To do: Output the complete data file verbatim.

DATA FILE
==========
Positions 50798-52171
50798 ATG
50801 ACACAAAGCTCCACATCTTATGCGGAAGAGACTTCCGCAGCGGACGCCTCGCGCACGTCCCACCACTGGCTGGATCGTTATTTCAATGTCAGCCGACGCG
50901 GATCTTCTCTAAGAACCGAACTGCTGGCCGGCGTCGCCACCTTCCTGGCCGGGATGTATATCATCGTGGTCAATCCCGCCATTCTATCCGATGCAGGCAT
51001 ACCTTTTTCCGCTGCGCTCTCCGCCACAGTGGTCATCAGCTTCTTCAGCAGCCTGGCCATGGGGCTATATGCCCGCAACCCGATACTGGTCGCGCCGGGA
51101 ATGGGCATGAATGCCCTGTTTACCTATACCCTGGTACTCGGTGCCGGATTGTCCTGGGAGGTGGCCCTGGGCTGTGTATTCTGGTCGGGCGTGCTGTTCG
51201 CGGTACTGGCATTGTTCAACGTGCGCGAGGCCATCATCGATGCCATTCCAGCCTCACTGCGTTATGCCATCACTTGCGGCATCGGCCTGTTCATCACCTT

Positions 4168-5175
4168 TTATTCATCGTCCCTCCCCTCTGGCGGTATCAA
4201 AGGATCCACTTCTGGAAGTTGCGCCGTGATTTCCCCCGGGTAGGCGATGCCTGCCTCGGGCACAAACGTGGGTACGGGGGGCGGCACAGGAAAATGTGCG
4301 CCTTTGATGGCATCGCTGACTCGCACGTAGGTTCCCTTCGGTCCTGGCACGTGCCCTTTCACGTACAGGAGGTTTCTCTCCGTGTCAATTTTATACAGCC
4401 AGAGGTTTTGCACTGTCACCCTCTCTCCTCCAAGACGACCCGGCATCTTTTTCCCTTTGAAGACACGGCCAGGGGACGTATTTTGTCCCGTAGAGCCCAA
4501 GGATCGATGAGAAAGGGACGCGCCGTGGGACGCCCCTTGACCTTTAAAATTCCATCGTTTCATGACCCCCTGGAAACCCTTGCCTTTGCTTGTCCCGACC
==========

Positions 50798-52171
50798 ATG
50801 ACACAAAGCTCCACATCTTATGCGGAAGAGACTTCCGCAGCGGACGCCTCGCGCACGTCCCACCACTGGCTGGATCGTTATTTCAATGTCAGCCGACGCG
50901 GATCTTCTCTAAGAACCGAACTGCTGGCCGGCGTCGCCACCTTCCTGGCCGGGATGTATATCATCGTGGTCAATCCCGCCATTCTATCCGATGCAGGCAT
51001 ACCTTTTTCCGCTGCGCTCTCCGCCACAGTGGTCATCAGCTTCTTCAGCAGCCTGGCCATGGGGCTATATGCCCGCAACCCGATACTGGTCGCGCCGGGA
51101 ATGGGCATGAATGCCCTGTTTACCTATACCCTGGTACTCGGTGCCGGATTGTCCTGGGAGGTGGCCCTGGGCTGTGTATTCTGGTCGGGCGTGCTGTTCG
51201 CGGTACTGGCATTGTTCAACGTGCGCGAGGCCATCATCGATGCCATTCCAGCCTCACTGCGTTATGCCATCACTTGCGGCATCGGCCTGTTCATCACCTT

Positions 4168-5175
4168 TTATTCATCGTCCCTCCCCTCTGGCGGTATCAA
4201 AGGATCCACTTCTGGAAGTTGCGCCGTGATTTCCCCCGGGTAGGCGATGCCTGCCTCGGGCACAAACGTGGGTACGGGGGGCGGCACAGGAAAATGTGCG
4301 CCTTTGATGGCATCGCTGACTCGCACGTAGGTTCCCTTCGGTCCTGGCACGTGCCCTTTCACGTACAGGAGGTTTCTCTCCGTGTCAATTTTATACAGCC
4401 AGAGGTTTTGCACTGTCACCCTCTCTCCTCCAAGACGACCCGGCATCTTTTTCCCTTTGAAGACACGGCCAGGGGACGTATTTTGTCCCGTAGAGCCCAA
4501 GGATCGATGAGAAAGGGACGCGCCGTGGGACGCCCCTTGACCTTTAAAATTCCATCGTTTCATGACCCCCTGGAAACCCTTGCCTTTGCTTGTCCCGACC